Being on the watchlist or being assumed to be a terrorist by your name or clothing choice is humiliating, degrading, and terrifying, but it became expected by many Muslim travelers like Merchant.
The fear Muslims held and continue to hold is justified because of personal experiences and news stories that instilled that fear.
Four days after the attacks, a 46-year-old Pakistani immigrant was shot and killed inside a grocery store in Dallas, Texas, and a 28-year-old was shot in the face while working at a convenience store. Six years after the attacks, an Iranian American woman was kicked, sliced with a boxcutter, and had her hand smashed with a hammer in her place of work. Nine years after the attacks, a New York taxi driver was stabbed by a passenger once confirmed the driver was Muslim. 14 years after the attacks, three Muslims students were shot and killed at University of North Carolina, Chapel Hill. 16 years after the attacks, a a Florida man attempted to set a convenience store on fire because it was owned by a Muslim. 18 years after the attacks, a man in California intentionally ran his car into a group of people he assumed were Muslims. One of them was a 7th-grade Indian American girl who had to have the left side of her skull removed.
The hate crimes listed above are barely an indication of how horrible the racism against Muslims is—that’s just seven examples out of thousands.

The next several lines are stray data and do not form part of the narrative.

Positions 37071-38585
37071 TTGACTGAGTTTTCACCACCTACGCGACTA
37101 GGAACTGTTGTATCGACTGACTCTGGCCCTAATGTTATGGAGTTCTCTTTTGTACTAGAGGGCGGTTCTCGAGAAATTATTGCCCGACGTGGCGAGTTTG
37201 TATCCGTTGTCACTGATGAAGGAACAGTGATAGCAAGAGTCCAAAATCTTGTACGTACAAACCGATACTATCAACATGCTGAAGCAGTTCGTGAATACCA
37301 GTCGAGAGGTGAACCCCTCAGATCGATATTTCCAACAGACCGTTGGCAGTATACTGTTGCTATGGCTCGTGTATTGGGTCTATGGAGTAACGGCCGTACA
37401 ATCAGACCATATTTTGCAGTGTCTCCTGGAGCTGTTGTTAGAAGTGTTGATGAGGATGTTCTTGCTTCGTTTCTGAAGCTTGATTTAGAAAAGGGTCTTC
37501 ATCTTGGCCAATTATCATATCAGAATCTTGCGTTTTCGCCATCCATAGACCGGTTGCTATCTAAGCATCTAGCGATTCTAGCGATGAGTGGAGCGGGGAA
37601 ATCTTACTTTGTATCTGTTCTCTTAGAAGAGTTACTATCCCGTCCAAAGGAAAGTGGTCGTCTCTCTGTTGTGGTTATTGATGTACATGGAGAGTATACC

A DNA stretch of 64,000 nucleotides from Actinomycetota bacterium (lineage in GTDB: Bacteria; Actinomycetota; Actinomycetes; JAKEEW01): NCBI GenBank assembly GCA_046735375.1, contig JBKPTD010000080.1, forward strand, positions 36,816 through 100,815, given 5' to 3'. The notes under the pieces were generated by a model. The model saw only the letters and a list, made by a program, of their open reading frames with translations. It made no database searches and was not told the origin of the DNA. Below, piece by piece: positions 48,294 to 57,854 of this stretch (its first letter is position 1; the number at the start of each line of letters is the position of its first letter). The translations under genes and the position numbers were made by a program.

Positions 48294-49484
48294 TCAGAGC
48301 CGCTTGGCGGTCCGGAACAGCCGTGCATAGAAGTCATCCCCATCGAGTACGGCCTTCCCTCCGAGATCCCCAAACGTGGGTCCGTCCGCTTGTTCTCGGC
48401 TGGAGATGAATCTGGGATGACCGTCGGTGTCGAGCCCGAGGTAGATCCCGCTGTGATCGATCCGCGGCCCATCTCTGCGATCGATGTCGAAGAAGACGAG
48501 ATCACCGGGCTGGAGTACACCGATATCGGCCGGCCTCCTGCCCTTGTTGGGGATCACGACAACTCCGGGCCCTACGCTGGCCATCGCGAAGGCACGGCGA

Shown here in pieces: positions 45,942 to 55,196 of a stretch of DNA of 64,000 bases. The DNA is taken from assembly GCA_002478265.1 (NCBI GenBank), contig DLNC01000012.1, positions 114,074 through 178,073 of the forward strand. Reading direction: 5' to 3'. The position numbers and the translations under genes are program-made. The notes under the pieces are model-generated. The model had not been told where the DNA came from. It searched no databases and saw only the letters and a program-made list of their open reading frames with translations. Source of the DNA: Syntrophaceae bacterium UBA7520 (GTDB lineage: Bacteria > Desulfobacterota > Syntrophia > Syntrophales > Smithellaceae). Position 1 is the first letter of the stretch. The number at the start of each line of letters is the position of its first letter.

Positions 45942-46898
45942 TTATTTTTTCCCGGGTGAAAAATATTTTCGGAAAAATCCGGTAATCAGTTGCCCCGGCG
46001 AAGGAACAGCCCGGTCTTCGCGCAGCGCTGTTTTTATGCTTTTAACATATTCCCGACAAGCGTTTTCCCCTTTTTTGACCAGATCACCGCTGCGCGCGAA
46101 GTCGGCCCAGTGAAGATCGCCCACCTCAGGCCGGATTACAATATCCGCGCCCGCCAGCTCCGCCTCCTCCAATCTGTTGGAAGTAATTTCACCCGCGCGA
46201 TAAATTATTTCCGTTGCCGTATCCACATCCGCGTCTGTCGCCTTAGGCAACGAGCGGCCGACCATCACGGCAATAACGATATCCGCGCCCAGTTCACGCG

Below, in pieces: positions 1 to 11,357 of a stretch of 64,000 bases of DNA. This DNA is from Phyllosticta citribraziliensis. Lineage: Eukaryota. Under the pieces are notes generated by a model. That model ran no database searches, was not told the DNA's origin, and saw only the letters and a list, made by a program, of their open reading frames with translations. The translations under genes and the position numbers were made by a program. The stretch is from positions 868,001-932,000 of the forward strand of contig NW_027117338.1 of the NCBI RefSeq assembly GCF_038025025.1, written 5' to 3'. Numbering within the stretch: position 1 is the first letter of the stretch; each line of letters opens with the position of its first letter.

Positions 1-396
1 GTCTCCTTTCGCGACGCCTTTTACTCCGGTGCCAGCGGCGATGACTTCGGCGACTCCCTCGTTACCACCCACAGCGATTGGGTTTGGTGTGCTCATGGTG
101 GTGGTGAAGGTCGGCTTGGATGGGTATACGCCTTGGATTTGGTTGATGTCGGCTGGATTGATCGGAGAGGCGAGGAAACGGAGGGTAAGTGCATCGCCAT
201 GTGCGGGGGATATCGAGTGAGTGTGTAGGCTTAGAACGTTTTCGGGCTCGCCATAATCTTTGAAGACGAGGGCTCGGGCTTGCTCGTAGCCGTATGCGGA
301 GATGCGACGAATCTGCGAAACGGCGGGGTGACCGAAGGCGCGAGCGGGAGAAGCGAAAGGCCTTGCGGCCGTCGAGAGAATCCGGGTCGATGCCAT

My family used to often go to a mosque near our home, the Danbury Mosque. Following the 9/11 attacks, a local church held a vigil for the innocent lives lost and many members of the mosque attended, including my mom. While my mom and the other Muslims thought they were there to show support, the others did not. My mom told me they made rude comments such as, “oh, they come now” and “they’re the ones who did it.” Hatred had infiltrated the hearts of so many, they were blinded at the possibility of any Muslim being good.
Unfortunately, Muslims were not the only community negatively impacted by the aftermath of 9/11. Many Americans mistook Sikhs, followers of a monotheistic religion founded in Punjab called Sikhism, as Muslims because of their turbans and beards. Many Americans associated the turban to terrorism, a turban I’m assuming they thought was the same as the headwear worn in Afghanistan, where the Islamic terrorist group responsible for the 9/11 attacks, Al-Qaeda, was founded.
Again, ignorance got the best of many Americans, and caused the Sikh Coalition to receive thousands of reports regarding hate crimes, workplace discrimination, school bullying, and racial/religious profiling. In the first month following the 9/11 attacks, there were more than 300 cases of violence and discrimination against Sikh Americans. The first hate crime following the attacks was targeted towards a Sikh gas station owner in Mesa, Arizona on Sept. 15, 2001.
Honestly, the hatred towards Muslims or those thought to be Muslims cannot be summarized in an article such as this one. This is a small percentage of information regarding the terror Muslims in America felt after September 11, 2001. Muslims face it to this day. A great Bollywood movie was made, titled “My Name is Khan,” about the truth of being a Muslim in America—I highly recommend everyone watches it to understand even a sliver of a Muslim’s reality.
Everytime an innocent person is killed in the name of a racist America, it adds another victim to the list of those who died on 9/11. When will America realize that domestic terrorism is just as catastrophic as the kind that brings buildings to the ground?